Global Research News Hour - The 1973 Chilean Military Coup: Remembering the Other September 11 - 09/16/13

16Sep

For much of the population, September 11 marks the anniversary of the infamous terrorist attacks on the World Trade Center and the Pentagon.

But for the people of Chile, much of Latin America, and democratic reformers at large, it marks another significant anniversary.

On the morning of September 11, 1973, all branches of the Chilean Armed Forces had conspired to wrest control of the country from democratically-elected leader Salvador Allende. Allende, having been tipped about the military’s activities, held his ground in his Presidential palace, La Moneda.

After Allende refused to negotiate or surrender, General Augusto Pinochet ordered a siege on the compound accompanied by military helicopter gunships and Air Force bombers. Salvador Allende died during the melee, apparently by his own hand, and a military junta took power headed by General Pinochet.

It is well documented that the US government, through the CIA, played a key role in the overthrow of the Allende government.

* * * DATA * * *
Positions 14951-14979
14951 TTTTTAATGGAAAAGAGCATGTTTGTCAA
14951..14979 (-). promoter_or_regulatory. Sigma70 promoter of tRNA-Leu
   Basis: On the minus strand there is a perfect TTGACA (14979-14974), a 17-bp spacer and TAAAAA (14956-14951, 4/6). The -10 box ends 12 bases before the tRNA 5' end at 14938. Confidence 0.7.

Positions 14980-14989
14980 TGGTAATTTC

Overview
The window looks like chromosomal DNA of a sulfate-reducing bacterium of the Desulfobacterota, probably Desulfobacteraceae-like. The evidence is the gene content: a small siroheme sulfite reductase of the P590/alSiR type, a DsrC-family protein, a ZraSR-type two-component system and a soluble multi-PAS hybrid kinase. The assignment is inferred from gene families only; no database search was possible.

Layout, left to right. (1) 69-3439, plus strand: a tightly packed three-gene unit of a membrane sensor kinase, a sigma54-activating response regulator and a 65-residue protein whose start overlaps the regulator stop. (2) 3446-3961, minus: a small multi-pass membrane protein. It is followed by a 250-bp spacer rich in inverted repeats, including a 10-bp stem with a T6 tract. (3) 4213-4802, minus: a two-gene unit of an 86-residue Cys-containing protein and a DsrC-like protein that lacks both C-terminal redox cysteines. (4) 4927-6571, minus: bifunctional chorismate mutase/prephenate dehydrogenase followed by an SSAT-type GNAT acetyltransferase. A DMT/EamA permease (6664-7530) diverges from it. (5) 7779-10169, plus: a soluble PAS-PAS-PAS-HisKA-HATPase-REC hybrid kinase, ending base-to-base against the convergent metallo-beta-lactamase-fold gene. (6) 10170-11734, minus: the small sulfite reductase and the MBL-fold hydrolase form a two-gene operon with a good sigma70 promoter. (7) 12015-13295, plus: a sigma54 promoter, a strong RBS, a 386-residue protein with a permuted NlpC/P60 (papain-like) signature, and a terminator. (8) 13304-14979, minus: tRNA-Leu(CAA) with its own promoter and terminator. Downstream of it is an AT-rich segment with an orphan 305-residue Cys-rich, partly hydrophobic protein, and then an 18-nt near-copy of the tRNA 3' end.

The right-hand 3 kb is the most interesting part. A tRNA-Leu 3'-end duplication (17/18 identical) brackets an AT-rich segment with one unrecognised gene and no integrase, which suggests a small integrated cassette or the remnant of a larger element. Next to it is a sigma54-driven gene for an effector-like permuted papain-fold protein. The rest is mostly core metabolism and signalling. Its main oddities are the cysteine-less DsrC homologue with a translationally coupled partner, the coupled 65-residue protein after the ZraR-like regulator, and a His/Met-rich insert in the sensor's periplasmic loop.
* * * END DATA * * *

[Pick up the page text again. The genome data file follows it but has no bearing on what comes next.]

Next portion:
The new order in Chile saw massive economic reforms take effect. An alarming number of people were imprisoned and tortured under his rule. Over three thousand people are estimated to have been killed during Pinochet’s 17 year reign.

PInochet himself was eventually arrested in London in 1998, and faced with the unpleasant prospect of having to answer for his crimes.

The 40th anniversary of Chile’s 9/11 is an occasion to ask what have been the impacts of the coup, and the dictatorship that followed?

These questions are explored in depth by two people knowledgeable about the coup.

Michel Chossudovsky was a visiting Professor of Economics in Chile at the time of the coup. In this week’s radio show, Chossudovsky reflects on his memories of the coup, and looks at how it served as a dress-rehearsal for the use of macro-economic reform as a weapon for disarming governments worldwide.

Peter Kornbluh then recounts the US role in the affair. He is the author of The Pinochet File: A Declassified Dossier on Atrocity and Accountability, recently updated to mark the 40th anniversary of the coup. Not only does he elaborate on the proof of the US connection with the coup, he explains his conviction that the arrest of Pinochet marks a major turning point in terms of holding past and present state criminals accountable.